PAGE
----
A lot has changed for us in the UK in the last three and a half weeks. As you may have heard, we had to vote on whether we wanted to remain the in EU (European Union) or leave. There was a lot of campaigning done from both sides – leave and remain. We had speeches, pamphlets delivered to our homes, discussions in almost every conversation, etc. For a few weeks, our lives were overshadowed by discussions on Brexit – it was being showcased as the most important decision we would collectively make in our lives.
Most polls in the initial stages predicted that we would vote to stay and nothing would change. However, as we came near the vote date, the estimates showed a close 50-50 chance for either side. The decision (by a narrow margin) as we all know was to leave the EU.
There have been varied reactions since the referendum results came out. Some leave voters say that they didn’t realize that this would be the result and if given a chance to vote again, may vote differently. Some people I know view the results favorably and others unfavorably – some have taken the news so adversely that they think it’s the worst thing that has happened to them.
For me, what happened after the referendum has actually been a very interesting turn of events. Our Prime Minister David Cameron – the face of the ‘remain’ campaign resigned. It was expected that Boris Johnson, the face of the ‘leave’ campaign would succeed him as the next prime minister once he becomes the leader of the Conservative (Tory) party. However, in an unexpected turn of events, Mr. Johnson said that he would not be standing in the race to become leader of the Tory party. This came as a shock to all of us; it wasn’t very clear why he took this decision – until his strongest supporter Michael Gove announced his decision to stand in the race for leader of the Tory party. It is said that once Mr. Johnson realized that his strongest supporter had decided to stand in the race himself, Mr. Johnson withdrew his application as he wasn’t sure anymore if he would win.
This incident brought out a very negative side of Mr. Gove and was termed in newspapers as treachery, stab in the back, etc. While it may be seen as a small political incident that probably happens all the time, its just not very pleasant especially in such a high profile position and that too by the people who we are meant to trust to run the country. I didn’t like it.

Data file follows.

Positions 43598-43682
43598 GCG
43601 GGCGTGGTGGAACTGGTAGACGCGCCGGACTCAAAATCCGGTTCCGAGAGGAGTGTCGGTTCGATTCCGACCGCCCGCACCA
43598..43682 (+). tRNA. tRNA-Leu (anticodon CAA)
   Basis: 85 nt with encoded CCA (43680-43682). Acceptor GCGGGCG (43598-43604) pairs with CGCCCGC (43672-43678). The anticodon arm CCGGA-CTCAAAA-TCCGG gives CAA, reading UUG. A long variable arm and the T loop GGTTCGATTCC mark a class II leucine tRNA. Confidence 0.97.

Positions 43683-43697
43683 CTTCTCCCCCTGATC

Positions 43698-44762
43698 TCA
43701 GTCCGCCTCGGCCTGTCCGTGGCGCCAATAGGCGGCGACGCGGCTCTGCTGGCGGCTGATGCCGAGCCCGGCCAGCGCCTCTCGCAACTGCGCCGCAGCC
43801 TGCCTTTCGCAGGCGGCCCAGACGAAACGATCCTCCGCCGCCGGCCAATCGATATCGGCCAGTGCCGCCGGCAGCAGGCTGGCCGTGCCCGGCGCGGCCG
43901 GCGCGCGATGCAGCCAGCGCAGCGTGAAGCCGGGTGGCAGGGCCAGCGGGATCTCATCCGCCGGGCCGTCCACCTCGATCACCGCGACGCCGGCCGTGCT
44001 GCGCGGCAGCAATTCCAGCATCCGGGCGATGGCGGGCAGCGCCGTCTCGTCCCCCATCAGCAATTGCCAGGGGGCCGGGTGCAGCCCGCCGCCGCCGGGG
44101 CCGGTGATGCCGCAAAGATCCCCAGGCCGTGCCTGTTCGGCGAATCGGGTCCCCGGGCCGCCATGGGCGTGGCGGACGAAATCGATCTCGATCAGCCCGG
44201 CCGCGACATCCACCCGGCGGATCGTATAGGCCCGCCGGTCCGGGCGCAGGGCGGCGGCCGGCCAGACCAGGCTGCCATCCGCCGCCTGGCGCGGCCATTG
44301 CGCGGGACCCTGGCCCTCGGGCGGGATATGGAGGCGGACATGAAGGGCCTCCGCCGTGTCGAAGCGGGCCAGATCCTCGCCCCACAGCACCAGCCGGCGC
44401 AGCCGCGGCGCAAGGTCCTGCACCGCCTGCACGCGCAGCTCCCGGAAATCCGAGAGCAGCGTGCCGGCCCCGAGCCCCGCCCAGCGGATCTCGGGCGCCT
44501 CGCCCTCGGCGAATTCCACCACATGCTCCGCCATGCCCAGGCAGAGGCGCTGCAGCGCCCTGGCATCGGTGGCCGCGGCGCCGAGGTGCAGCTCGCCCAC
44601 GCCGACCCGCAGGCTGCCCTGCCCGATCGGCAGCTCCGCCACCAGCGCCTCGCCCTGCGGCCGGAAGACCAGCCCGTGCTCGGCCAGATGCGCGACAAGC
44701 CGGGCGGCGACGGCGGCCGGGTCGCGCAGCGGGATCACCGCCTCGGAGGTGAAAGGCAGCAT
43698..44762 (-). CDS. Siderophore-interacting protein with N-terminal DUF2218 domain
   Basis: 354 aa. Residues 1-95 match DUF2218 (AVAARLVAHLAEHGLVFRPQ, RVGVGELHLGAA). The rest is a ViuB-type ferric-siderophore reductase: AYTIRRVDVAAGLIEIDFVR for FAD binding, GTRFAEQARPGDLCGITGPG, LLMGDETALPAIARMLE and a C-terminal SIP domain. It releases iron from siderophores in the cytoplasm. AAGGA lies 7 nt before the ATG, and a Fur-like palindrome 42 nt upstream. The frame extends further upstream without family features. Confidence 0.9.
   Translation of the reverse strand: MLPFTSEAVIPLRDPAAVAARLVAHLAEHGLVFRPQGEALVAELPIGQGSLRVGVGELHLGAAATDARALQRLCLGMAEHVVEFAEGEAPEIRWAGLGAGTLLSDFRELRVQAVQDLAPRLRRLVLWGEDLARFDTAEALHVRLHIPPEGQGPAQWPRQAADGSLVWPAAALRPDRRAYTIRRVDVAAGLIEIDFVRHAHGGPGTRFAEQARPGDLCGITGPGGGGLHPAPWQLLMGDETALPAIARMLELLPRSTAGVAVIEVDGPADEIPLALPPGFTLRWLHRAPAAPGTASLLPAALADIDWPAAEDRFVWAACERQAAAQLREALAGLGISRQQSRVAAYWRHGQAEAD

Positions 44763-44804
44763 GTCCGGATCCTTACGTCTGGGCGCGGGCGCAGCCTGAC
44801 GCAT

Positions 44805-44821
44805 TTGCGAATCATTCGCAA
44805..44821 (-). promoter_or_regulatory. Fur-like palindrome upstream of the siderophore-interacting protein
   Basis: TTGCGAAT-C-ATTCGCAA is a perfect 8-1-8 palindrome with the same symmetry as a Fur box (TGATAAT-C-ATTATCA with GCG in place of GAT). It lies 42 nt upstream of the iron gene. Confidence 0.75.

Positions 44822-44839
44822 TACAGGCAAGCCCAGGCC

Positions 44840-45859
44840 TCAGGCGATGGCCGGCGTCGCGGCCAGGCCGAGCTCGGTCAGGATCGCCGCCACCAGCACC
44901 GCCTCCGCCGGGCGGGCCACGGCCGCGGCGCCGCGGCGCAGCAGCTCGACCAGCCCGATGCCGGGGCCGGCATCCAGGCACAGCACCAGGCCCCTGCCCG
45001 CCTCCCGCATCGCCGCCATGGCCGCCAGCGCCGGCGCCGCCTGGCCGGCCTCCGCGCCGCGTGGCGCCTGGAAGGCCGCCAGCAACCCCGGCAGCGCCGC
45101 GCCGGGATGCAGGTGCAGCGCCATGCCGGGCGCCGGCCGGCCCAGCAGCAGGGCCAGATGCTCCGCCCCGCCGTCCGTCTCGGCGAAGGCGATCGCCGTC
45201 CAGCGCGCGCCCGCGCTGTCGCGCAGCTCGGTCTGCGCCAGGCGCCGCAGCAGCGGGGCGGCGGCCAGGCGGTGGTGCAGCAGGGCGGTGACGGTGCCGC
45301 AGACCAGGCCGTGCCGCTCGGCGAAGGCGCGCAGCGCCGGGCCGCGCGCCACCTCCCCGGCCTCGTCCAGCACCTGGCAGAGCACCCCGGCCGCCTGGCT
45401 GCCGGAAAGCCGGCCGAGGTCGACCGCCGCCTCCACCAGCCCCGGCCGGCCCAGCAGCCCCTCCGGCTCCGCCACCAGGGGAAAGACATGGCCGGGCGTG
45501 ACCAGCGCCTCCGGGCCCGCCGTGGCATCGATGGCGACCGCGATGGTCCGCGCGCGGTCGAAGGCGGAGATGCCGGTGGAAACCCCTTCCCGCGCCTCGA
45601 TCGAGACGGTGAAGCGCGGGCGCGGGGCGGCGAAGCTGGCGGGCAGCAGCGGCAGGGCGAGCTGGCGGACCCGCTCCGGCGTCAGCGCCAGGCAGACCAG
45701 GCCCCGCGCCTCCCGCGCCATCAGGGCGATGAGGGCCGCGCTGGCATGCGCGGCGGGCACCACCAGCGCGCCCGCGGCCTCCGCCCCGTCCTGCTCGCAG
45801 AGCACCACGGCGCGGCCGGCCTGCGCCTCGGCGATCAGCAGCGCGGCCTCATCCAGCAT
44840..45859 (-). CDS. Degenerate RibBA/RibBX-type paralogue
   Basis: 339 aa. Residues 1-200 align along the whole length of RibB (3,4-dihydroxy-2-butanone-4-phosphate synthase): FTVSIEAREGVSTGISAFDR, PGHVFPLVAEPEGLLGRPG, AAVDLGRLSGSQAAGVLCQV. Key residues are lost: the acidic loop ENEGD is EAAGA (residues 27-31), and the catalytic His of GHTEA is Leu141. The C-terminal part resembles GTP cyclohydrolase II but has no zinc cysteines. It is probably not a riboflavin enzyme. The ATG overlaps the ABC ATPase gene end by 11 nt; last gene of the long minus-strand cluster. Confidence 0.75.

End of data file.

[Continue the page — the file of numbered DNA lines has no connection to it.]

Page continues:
What happened next is that Michael Gove didn’t succeed in becoming the new Tory leader and Theresa May won instead. When she announced her new cabinet, Boris Johnson became the Foreign Secretary while Mr. Gove didn’t get a place. So we can say that the good person won in the end. However, I look back and think that these people are meant to inspire the youngster’s of today to become politicians tomorrow and run the country. How did those youngsters perceive this incident? What did they learn from it?
This is not a political blog – so why am I telling you all this? I am not about to elaborate on Boris Johnson or Michael Gove’s political career. What I wanted to tell you is that there was something in a similar vein that happened to me many years ago and that it had a big impact on me.
It happened when I was still studying in school. During our summer vacations, we used to have some extra classes to prepare us for some national level exams – to make sure that the school fared well. I had arranged a pick up group with some other friends and each day one of our parents would drive all of us to school. We weren’t the best of friends but it was more of an arrangement of convenience as we all lived close-by. I don’t know what happened but one of the days I was waiting at my usual collection point and they never arrived. I waited for what seemed like a long time, but maybe was an hour or so. I was puzzled as to what happened – this was before the time when everyone had mobile phones. I finally gave up waiting and made my way to school by public transport. They were already there.
I didn’t know what had happened but I still remember that it made me feel very bad. It made me feel that they didn’t respect me, that they had teamed up against me, that there was something lacking in me, maybe they didn’t want to be my friends – I guess more than anything else, they had hurt my self-respect and pride. I didn’t ask them for any explanations, didn’t know what had happened. I was much more of an introvert then, than I am now so just dealt with it internally and didn’t really say much.
The pick up group continued as usual from the next day. We didn’t talk about ‘that’ day. I didn’t say anything but I knew that something had changed in me. I didn’t trust these other girls anymore. I didn’t realize this then but that incident made me want to become self-dependent. It acted as a driver for years to follow. It made me driven to achieve my goals, to become someone, to get respect from people. To a certain extent, it also impacted my friendships – with those girls, and others. I did speak to one of the girls years later but by then we had all moved on and the explanation didn’t really matter.
I know that this isn’t a major incident. To be honest, much worse has happened to me since and people have acted in much sillier ways in life and at work. However, for some reason, it had a big impact on me, I still remember this and when I read about Boris Johnson and Michael Gove, it came back to me.
I know that the context of these incidents is totally different and that they are not comparable at all. However, what I want to highlight is that sometimes we act in certain ways without thinking about the impact of these actions on people. While we never really know who is impacted by what and to what extent, all we can do is be mindful of this and take all possible care to not negatively impact someone.
Daily prompt: Drive